As we come down the homestretch for the 2018 midterms, people are looking at congressional generic ballots and debating whether or not the Democrats will take back the House. By now, thanks to the Senate Democrats’ Brett Kavanaugh escapade, most rational people are starting to realize that the Senate has probably slipped away from the Democrats. Republicans will likely hold all their toss up seats in Arizona, Nevada, and Tennessee and gain two to four seats with the likely pickups in North Dakota, Missouri, and Florida, and potential outliers in Montana, Indiana, Minnesota, and New Jersey.
Strangely (or not!) these political realities are escaping the notice of mainstream media outlets. With the dynamics of this midterm shifted considerably in the wake of the Kavanaugh hearings (call it the Kavanaugh Effect), one could be excused for thinking that some entities are conducting psychological warfare via public opinion polls. This is especially true with congressional generic ballots. Most people only see or hear the blaring top line of a poll: “Democrats leading in congressional generic ballot by 13 points!” and assume that somehow those numbers are a legitimate and accurate presentation of political reality.
But that’s not always so.
As Nicholas Waddy recently showed at American Greatness, CNN’s generic ballot showing Democrats up by 13 points made some outrageous assumptions to get to that number: women voting for Democrats vs. men by nearly double the historical trends, the over 65 vote swinging 26 points in Democrats favor from 2016 until now, and that somehow the white vote will drop 21 points for House Republicans in a two year time period. Those numbers are on the level of fraudulent. These media outlets are basing all of their polling on the prediction that somehow we’ll have the most historic changes in voting demographics ever, ignoring much of the data out there on previous elections and current energy levels for each party.
The question is why? Why would someone want to goose poll numbers? Why not just report the numbers as accurately as possible? Why not act as a public barometer, as is assumed by many people?
Especially after 2016, that reason should be clear: It’s because gauging public sentiment emphatically is not the point of every public opinion poll. All public opinion polls are not created equally.
Christopher Hitchens hit the problem of public opinion polls on the head in a 1992 essay for Harper’s:
Opinion polling was born out of a struggle not to discover the public mind but to master it. It was a weapon in the early wards to thwart organised labour in the battle against Populism . . . Polls are deployed only when they might prove useful—that is, helpful to the powers that be in their question to maintain their position and influence. Indeed, the polling industry is a powerful ally of depoliticization and its counterpart which is consensus.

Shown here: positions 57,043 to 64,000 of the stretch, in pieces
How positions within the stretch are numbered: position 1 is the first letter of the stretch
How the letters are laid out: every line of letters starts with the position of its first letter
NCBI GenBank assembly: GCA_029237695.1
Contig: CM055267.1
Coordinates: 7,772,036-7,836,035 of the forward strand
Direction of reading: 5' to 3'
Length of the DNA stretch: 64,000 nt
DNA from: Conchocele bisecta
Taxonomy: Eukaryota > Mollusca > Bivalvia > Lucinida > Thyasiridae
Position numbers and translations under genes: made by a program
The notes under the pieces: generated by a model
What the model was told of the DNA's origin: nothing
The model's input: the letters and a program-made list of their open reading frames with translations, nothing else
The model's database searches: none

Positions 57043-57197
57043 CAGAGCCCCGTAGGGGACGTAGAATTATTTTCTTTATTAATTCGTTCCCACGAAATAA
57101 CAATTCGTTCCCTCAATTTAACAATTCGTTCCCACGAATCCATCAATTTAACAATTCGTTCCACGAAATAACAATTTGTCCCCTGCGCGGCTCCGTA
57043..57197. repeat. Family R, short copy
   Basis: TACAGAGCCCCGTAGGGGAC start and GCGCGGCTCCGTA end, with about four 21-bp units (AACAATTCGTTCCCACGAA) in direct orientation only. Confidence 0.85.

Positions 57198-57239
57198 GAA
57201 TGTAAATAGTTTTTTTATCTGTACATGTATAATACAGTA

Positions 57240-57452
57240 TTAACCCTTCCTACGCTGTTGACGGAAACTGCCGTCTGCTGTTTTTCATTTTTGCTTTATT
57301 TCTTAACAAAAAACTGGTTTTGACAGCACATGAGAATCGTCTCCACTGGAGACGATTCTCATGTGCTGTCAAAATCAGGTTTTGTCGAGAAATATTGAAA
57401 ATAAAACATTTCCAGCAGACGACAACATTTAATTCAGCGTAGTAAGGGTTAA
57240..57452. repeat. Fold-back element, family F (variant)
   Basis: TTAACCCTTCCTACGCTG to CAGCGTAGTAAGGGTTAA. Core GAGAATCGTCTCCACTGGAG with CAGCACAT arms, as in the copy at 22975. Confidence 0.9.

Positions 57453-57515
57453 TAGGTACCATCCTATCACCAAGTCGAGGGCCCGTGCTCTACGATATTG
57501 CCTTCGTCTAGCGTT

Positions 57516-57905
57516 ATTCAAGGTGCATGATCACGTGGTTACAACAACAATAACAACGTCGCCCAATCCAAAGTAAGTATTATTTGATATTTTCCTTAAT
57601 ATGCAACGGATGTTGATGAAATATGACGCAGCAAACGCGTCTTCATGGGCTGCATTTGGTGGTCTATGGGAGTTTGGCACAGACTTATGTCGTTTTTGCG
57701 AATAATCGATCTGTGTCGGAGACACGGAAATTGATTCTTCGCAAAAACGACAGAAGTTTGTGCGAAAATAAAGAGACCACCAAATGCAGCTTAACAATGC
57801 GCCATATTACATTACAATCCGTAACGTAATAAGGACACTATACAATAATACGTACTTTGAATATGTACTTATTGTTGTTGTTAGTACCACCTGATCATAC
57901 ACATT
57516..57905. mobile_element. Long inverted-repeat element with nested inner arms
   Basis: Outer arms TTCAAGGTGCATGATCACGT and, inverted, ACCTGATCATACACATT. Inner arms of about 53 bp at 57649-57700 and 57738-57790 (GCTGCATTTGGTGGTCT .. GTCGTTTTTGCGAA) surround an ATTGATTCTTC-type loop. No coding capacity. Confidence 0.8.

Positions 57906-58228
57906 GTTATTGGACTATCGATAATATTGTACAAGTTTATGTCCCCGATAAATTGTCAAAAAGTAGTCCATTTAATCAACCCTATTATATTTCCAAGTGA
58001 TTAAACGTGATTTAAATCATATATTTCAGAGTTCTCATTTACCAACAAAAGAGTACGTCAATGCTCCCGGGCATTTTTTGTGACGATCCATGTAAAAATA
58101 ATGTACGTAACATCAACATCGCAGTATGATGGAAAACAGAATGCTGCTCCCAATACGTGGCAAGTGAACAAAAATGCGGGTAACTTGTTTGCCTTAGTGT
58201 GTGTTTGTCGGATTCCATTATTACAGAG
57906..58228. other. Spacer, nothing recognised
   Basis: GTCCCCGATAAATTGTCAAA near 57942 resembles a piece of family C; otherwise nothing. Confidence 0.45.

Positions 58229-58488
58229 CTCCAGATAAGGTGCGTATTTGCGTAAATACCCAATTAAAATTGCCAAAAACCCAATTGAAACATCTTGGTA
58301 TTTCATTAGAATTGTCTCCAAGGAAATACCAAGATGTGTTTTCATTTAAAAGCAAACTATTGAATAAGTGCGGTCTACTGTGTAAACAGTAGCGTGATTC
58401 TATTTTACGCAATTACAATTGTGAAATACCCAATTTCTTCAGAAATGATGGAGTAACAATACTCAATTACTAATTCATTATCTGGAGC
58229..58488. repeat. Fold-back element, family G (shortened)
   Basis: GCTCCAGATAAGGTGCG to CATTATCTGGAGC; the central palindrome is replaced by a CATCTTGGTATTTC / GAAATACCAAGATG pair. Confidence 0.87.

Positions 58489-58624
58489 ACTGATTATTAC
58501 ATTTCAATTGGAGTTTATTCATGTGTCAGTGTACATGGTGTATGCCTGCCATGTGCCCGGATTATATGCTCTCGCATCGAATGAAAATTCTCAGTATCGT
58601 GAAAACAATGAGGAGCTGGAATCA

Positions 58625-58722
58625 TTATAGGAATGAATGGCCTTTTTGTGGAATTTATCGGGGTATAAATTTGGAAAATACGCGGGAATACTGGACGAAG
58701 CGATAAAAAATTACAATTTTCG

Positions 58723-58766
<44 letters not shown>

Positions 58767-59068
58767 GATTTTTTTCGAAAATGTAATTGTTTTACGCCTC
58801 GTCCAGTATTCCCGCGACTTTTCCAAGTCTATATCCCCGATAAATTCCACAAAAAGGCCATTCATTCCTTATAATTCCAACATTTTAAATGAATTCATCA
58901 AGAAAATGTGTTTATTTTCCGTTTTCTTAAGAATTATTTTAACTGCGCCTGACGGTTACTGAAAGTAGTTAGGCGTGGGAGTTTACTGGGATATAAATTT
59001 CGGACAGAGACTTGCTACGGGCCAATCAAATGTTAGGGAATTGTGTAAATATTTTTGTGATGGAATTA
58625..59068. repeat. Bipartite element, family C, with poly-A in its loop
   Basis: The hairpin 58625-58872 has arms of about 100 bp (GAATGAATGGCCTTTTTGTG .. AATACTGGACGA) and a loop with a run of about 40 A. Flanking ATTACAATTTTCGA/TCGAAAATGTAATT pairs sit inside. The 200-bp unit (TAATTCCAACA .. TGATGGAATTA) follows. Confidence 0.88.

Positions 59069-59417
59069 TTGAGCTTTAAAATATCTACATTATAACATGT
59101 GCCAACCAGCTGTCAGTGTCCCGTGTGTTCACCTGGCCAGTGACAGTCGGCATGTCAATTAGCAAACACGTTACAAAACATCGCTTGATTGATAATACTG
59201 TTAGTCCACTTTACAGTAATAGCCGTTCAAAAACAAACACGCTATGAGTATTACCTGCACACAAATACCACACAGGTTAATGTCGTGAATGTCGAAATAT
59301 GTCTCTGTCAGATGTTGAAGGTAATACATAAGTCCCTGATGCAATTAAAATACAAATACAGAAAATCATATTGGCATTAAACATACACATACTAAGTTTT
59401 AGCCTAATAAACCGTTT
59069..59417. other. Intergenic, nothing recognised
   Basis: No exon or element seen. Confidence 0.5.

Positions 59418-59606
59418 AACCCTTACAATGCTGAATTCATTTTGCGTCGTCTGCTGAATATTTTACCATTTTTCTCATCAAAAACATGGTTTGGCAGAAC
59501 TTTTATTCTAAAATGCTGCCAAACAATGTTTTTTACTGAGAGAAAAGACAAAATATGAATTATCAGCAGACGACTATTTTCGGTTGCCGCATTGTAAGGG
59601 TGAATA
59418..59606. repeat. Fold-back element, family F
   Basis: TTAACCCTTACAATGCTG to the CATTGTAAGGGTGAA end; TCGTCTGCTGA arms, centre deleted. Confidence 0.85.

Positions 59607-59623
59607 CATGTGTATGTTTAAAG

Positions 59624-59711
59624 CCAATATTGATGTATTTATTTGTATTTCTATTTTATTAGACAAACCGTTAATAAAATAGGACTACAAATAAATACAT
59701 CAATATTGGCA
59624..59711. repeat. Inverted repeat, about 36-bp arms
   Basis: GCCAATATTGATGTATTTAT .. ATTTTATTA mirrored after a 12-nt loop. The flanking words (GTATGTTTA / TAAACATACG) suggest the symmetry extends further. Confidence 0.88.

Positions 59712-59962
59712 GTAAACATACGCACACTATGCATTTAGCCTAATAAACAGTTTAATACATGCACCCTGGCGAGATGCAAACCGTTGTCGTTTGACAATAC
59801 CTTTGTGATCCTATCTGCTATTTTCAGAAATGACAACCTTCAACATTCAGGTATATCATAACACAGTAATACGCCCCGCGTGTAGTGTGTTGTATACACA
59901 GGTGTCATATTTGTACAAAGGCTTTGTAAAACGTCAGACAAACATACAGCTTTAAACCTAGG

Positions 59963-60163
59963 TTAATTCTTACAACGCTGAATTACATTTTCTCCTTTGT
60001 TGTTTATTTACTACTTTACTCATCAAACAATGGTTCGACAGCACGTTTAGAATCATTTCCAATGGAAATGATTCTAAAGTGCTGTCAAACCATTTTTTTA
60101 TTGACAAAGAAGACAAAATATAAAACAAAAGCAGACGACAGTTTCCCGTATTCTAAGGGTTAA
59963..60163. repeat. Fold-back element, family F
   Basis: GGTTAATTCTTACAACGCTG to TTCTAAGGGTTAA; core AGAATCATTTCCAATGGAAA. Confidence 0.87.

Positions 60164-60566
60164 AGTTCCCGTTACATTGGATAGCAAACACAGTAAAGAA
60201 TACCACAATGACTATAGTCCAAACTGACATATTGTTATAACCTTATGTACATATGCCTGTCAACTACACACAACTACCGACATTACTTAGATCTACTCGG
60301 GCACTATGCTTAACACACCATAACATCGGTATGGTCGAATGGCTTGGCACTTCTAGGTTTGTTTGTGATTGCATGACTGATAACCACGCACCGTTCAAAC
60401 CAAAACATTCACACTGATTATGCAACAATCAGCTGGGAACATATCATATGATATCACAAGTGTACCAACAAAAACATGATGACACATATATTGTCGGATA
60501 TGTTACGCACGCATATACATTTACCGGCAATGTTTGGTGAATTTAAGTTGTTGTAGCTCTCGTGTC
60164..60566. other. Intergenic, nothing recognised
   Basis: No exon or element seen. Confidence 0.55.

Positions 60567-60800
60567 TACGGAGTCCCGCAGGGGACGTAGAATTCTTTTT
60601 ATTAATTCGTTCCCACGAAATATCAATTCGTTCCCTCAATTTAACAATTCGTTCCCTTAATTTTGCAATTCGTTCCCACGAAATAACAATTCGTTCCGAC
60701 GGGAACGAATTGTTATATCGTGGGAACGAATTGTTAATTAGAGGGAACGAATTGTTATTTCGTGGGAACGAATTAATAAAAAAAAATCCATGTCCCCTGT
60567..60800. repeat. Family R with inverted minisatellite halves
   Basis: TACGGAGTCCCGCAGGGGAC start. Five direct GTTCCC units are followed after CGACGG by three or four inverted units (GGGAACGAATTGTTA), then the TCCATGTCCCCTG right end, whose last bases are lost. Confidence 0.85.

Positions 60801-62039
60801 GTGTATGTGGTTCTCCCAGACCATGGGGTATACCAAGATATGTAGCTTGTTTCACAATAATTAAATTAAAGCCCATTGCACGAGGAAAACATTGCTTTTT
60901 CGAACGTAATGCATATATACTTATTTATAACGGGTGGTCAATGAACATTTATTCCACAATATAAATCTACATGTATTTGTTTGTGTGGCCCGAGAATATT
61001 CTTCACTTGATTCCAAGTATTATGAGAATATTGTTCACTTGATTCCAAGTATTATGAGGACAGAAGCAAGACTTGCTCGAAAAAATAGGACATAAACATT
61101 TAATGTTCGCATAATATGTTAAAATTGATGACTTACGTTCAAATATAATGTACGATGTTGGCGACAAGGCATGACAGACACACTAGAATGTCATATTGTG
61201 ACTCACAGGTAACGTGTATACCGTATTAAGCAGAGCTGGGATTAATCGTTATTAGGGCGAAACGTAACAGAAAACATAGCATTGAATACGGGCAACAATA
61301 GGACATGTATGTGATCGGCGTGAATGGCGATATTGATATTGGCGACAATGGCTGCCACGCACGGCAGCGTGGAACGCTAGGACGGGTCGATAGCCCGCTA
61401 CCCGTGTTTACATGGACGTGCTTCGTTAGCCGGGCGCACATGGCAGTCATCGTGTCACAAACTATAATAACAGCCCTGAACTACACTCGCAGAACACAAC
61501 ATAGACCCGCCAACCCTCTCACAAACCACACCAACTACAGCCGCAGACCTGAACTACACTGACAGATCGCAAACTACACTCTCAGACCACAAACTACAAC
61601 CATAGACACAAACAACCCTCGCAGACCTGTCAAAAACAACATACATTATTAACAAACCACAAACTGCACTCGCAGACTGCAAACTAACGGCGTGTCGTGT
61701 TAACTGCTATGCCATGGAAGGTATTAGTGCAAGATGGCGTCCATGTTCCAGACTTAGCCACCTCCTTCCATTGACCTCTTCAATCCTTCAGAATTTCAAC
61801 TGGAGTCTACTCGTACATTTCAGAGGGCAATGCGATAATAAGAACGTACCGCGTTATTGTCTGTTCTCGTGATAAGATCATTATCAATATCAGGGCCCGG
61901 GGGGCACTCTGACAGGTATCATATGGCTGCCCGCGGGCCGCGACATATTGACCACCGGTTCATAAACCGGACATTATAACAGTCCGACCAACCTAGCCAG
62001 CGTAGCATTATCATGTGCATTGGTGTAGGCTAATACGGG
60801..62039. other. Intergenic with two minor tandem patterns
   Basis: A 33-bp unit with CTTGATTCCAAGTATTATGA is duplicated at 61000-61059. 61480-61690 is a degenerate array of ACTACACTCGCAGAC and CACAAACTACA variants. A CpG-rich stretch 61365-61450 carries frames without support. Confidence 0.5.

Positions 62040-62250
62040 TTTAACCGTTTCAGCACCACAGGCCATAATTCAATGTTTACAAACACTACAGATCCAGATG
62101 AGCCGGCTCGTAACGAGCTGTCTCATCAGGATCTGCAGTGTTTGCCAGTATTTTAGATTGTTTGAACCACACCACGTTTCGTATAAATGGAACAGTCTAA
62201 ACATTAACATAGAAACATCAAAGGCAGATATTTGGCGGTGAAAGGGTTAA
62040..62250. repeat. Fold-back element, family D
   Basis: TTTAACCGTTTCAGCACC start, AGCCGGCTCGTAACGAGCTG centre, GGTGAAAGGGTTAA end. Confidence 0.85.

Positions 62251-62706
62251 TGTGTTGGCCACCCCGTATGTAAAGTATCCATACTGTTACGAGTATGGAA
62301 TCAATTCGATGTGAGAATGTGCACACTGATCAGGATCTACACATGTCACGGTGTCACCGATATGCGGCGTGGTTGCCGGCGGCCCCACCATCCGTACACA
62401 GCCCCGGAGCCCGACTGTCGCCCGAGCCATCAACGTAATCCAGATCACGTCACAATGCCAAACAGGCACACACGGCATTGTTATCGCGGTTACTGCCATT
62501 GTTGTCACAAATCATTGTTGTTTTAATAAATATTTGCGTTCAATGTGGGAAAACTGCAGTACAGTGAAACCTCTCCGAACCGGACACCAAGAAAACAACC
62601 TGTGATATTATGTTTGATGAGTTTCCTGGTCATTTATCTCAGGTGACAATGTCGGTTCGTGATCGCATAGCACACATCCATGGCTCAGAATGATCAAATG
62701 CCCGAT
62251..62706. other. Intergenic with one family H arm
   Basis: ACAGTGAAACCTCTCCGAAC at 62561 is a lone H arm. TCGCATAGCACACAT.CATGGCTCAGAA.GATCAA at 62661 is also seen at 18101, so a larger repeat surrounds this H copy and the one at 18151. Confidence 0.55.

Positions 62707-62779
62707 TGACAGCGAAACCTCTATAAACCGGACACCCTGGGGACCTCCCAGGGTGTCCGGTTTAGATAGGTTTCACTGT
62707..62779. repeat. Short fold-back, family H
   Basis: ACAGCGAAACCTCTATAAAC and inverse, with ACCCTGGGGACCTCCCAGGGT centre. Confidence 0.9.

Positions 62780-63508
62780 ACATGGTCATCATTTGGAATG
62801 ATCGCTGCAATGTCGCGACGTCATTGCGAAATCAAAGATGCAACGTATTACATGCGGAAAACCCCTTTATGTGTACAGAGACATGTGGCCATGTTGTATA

So ask yourself as you’re looking at polls: is the source actually interested in understanding public opinion, or is it more interested in pushing a specific narrative while trying to shape and mold public opinion?
This is all the more true when a poll is being used by a politician or a pundit to make a point. When it is clear that there’s a motive, dig deeper into that poll, and even check out the actual questions and responses.
Case in point: the recent Fox News poll that showed health care was the number one issue for voters in the midterms. There were plenty of Democrats crowing about that poll who clearly had overlooked three important facts: Question 23 showed that while healthcare was the top motivating issue for voters, only 13 percent of likely voters said it was the one motivating issue driving them to vote. Question 36 showed that healthcare was the number one issue because 65 percent of voters are concerned about affordability and question 39 found that 40 percent of those saying healthcare was their number one issue because they are “extremely concerned” about the potential of a government takeover of the healthcare industry.
The Democrats’ answer to this? A $32 trillion Medicare for all takeover of the healthcare industry.
Especially in midterm elections, one can dismiss out of hand polls of registered voters; they border on the meaningless as midterms are about the base and likely voters, not registered voters. Focus on polls that report likely voters, as these are generally more representative of the people who will actually show up to vote. And don’t forget the phenomenon of the shy Trump voter; we now live in a country with radical leftists who are happy to chase Republicans out of restaurants, roundhouse kick pro-life women in the streets, and end friendships over simple political disagreements.
In this environment, it’s no surprise that many Americans who support Trump’s policies and Republican candidates are hesitant to say so out loud.
The Left might be organizing in the streets, rending their garments and storming the Supreme Court, but that doesn’t mean Republican voters won’t show up when it counts in November. They know how important this election is, and I’m betting they’ll be there to quietly make a big statement.
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